One to watch:

Get ready for the first truly wireless 55-inch TV. This is done by a startup called Displace and powered by batteries that are said to last a month between charges. It is light enough to be wall mounted, held solely by vacuum technology. And there’s no remote – it responds to your voice or hand gestures.

The road ahead

As cars have evolved into mobile showcases of technology, the automotive presence at CES has grown tremendously.

This is where you’re most likely to see moonshots — mind-blowing ideas that are either entirely impractical or at insanely priced — because the auto industry will be spending money to turn heads (did someone say publicity stunt?)

Last year, BMW grabbed the headlines with an entire car covered in E-Ink (pictured) not to look like a giant Kindle or display ad, but rather to instantly change its color, from black to white . The same brand has a keynote planned for this CES and I fully intend to be there.

Getting geeky for a moment (bear with me) the Qualcomm Snapdragon digital chassis is at the heart of many of the coolest features found in smart cars, in much the same way that Windows is at the heart of most PCs. The whole concept is accelerating rapidly and so I’m curious to see what’s on that roadmap.

CES often provides off-the-wall automotive technology, such as the car connecting to the local traffic light system so the driver can see real-time information about when the next green light is about to turn red. The idea was to slow down, knowing you weren’t going to beat these changing lights, don’t accelerate frantically. Chances are there will be a lot more ideas at CES 2023 along the lines of where this is coming from.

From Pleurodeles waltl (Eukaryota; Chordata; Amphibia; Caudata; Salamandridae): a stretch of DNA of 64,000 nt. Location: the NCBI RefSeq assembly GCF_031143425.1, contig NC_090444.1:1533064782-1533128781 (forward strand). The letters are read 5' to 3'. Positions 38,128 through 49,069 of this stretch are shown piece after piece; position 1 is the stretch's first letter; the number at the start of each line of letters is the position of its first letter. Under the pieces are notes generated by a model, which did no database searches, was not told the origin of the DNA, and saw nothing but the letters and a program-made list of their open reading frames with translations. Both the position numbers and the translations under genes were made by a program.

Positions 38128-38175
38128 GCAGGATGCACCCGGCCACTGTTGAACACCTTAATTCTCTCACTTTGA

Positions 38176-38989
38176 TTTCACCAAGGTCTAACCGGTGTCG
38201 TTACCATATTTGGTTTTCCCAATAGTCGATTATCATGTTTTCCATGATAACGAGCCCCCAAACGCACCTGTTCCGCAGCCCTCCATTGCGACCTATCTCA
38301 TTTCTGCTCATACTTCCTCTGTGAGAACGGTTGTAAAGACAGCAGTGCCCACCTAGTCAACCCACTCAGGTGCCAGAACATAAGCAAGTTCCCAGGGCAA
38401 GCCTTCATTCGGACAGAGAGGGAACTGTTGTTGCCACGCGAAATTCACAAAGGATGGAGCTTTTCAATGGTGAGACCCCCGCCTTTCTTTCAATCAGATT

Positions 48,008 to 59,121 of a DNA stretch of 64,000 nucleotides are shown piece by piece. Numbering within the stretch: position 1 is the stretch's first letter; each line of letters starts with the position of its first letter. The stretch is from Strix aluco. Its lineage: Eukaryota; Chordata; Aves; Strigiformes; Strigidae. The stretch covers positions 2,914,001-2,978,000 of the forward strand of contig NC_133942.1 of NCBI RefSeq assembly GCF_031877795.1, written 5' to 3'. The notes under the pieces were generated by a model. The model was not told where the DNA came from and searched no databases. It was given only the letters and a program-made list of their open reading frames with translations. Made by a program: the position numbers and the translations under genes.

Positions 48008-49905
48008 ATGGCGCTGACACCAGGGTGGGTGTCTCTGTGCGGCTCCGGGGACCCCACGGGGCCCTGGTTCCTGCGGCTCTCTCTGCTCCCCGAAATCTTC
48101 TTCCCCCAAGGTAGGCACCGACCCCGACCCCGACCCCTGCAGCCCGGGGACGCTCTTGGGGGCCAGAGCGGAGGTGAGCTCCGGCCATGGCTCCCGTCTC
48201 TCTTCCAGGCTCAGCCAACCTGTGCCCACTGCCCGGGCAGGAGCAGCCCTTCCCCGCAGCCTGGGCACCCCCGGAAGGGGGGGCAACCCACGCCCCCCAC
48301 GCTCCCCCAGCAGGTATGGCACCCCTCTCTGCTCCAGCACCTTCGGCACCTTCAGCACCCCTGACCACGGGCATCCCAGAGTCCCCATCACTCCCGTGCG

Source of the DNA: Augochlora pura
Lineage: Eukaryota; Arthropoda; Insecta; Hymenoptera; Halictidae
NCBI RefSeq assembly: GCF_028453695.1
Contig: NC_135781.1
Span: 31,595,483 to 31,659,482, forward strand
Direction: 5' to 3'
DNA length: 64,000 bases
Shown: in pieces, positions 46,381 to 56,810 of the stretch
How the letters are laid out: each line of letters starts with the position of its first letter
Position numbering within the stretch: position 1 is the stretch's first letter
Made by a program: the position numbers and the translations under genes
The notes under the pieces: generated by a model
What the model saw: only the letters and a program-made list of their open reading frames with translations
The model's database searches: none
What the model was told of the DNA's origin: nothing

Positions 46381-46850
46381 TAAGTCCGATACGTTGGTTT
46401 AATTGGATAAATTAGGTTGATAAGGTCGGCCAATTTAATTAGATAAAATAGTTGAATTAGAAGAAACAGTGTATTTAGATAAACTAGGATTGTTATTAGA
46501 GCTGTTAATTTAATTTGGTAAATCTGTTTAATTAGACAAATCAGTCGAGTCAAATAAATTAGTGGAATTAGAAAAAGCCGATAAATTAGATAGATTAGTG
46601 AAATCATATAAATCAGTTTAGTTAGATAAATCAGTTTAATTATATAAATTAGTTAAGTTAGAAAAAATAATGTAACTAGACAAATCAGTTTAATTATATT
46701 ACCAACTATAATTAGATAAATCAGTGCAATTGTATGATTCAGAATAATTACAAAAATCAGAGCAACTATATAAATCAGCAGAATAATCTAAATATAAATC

One to watch:

Performance electric car brand Polestar will unveil its new SUV, the Polestar 3, which will go into production in late 2023. This car is on display for the first time in the United States, with a demo of the latest fuel-monitoring technology driver.

Smarter homes

Plenty of brands will come up with new ways to make household lights, televisions, blinds, radiators (or anything else you can think of) talk directly to you and save us from this problem. There will also be a renewed focus on how these types of smart home technologies can save us energy as well as burn it.

LG plans to put a whole new spin on the old smart fridge concept and will proudly unveil a new model with an interesting feature called Instaview. When you knock on a door panel, it will briefly become transparent to reveal what horrors lurk inside the fridge. The premise here is that you don’t let precious cold air escape by opening the door to check if you’re out of milk. Maybe it’s not as silly as it seems.

One to watch:

The big problem with smart home gizmos is that few brands are currently willing to play nice together. The Matter Alliance is a new collective of 220 companies – including, most notably, Amazon, Google and Apple – that is creating a single standard to make sure everything gets easier. Those in the know say CES 2023 will be Matter’s coming out party. If so, it could very well be the turning point of this year.

Wearables and health

Garmin, the maker of several hugely popular fitness watches, regularly unveils its latest wearables at CES and is likely to make another reveal this time around.

Japanese brand Omron is talking about its Going for Zero program which promises to “eliminate” heart attacks and strokes. This is based on a blood pressure monitor with ECG technology designed to detect heart disease early and provide remote patient monitoring. It is expected to be introduced in the UK in 2023.

One to watch:

Withings is known for its popular smart scales, sleep trackers, and various affordable wearables. The company is also expected to make a big announcement at CES — and if there’s one brand that can take the idea of ​​predictive health tracking to the next level on a modest budget, it’s Withings.